In 26 days, Texas football fans will get their first glimpse of Tom Herman’s Longhorn football team on April 15. In honor of spring football, we’re counting down the days till the spring game with 50 facts for 50 days.
No matter how you slice it, this year’s squad has the ingredients to be good. When looking for early clues as to how the Longhorns will finish this fall, look no further than the defensive side of the ball. It will be on defensive coordinator Todd Orlando — and by proxy Herman — to get the most out of a talented group.
They’re fighting a dangerous trend that directly reflects the program’s decline. It’s difficult to win without defense.
Not landing atop any of these lists would be a great start. (Note: Don’t worry, the happy stats are coming in a future post.)
Most total yards allowed
Things weren’t supposed to be perfect in the second season under Strong, but they were at least supposed to be better. The 2015 Longhorns allowed a total of 5,431 yards — an average of 452.6 per game. Granted, a lackluster offense didn’t help, and that was where Strong made wholesale changes heading into 2016. But, we know it didn’t get a whole lot better in 2016. The Longhorns got off to a putrid start, which led to Strong demoting defensive coordinator Vance Bedford and eventually losing his own job.
Most points per game allowed
In a trend that should shock no one, the two Longhorns teams that allowed the most points per game featured coaches who were fired afterward. John Mackovic’s 1997 squad couldn’t stop anybody on the way to a 4-7 record. Giving up 66 points to UCLA cemented the team’s place in history. Even in the air-it-out Big 12 of 2016, the Longhorns couldn’t touch the 33.3 points per game given up in 1997.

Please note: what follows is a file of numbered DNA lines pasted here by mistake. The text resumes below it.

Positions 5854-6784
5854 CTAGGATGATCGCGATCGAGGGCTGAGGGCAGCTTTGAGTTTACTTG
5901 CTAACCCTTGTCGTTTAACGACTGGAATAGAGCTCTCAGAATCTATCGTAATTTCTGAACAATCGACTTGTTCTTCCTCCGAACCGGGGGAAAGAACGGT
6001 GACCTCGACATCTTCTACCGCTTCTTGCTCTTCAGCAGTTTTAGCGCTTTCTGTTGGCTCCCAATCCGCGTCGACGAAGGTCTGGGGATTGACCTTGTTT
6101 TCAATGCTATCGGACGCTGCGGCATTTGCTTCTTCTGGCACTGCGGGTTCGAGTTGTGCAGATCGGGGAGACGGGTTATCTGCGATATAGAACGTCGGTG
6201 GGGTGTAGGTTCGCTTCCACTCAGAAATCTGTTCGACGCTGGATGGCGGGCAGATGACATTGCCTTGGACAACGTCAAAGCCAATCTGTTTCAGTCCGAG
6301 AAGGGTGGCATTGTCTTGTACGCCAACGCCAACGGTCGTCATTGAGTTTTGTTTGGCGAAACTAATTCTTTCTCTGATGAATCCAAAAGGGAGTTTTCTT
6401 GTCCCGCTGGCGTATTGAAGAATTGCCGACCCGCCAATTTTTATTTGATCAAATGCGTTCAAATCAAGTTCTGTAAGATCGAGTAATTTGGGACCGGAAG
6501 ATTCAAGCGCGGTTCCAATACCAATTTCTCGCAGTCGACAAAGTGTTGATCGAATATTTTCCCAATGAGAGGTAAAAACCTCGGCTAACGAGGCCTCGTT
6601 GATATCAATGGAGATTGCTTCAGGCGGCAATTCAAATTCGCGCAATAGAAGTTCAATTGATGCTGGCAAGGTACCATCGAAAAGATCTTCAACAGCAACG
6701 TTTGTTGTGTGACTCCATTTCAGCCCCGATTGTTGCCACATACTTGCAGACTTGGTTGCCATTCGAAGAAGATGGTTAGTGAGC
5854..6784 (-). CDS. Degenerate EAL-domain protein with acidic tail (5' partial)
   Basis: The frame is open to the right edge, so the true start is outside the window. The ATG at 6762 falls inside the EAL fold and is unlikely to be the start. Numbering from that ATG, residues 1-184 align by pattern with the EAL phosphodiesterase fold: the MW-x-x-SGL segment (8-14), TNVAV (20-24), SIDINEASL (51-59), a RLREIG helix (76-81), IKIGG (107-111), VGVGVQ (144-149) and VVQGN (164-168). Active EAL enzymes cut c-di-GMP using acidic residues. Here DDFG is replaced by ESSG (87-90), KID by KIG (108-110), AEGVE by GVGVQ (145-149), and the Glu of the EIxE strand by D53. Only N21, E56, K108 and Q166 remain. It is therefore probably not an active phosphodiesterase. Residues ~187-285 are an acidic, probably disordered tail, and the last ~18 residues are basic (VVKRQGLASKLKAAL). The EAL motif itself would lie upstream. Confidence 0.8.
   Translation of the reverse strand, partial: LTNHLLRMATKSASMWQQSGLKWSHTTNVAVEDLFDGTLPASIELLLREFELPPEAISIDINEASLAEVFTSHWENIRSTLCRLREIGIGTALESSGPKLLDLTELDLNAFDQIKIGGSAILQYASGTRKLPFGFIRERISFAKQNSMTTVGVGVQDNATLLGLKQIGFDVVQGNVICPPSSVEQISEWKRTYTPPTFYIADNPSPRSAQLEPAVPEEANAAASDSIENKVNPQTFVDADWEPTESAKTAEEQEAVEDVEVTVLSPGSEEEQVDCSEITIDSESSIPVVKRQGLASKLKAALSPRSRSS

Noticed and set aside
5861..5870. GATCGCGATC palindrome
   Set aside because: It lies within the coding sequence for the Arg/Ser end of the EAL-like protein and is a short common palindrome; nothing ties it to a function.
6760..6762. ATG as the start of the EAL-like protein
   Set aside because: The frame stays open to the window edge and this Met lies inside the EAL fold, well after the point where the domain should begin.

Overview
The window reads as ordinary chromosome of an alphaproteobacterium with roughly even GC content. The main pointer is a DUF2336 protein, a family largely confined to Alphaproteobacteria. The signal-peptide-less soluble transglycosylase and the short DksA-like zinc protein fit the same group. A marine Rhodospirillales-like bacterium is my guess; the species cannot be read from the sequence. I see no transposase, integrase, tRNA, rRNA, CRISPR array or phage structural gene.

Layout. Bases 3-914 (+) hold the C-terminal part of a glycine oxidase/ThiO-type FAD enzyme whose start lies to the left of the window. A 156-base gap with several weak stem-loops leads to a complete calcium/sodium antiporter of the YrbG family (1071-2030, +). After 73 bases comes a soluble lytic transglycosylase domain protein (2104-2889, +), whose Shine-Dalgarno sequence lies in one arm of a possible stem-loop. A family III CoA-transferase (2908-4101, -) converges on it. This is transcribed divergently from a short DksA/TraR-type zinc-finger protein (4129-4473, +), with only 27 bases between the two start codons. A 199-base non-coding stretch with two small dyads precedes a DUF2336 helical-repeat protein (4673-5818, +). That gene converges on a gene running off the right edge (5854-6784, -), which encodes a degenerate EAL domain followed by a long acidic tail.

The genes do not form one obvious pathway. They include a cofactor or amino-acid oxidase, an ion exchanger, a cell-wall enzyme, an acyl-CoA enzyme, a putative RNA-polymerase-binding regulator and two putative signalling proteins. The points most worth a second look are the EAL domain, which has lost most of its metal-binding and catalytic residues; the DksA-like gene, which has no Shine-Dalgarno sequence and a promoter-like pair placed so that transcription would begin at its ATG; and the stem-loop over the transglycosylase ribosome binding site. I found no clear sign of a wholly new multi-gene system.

Most pass yards allowed
Contrary to popular opinion, the Texas pass defenses of the past couple years actually haven’t been the worst ever. That distinction belongs to the 2007 and 2008 squads, which allowed 277.8 and 259.4 yards per game through the air respectively. Last year’s team improved significantly throughout the season to land the No. 3 spot at 258.5. Still not a great place to be, especially when there’s no Colt McCoy putting up similar numbers the other way.
Most rush yards allowed
We’ll go in the way-back machine with hopes of taking some of the sting off. Because when it comes to run defense, nothing will ever match 1956. Even in 2015, when the Longhorns gave up 219.2 yards per game on the ground, it paled in comparison to the 302.1 average posted by 1-11 Texas 59 years prior. Even that season had its benefits, as the Longhorns hired a coach named Darrell K. Royal to lead the team afterward.
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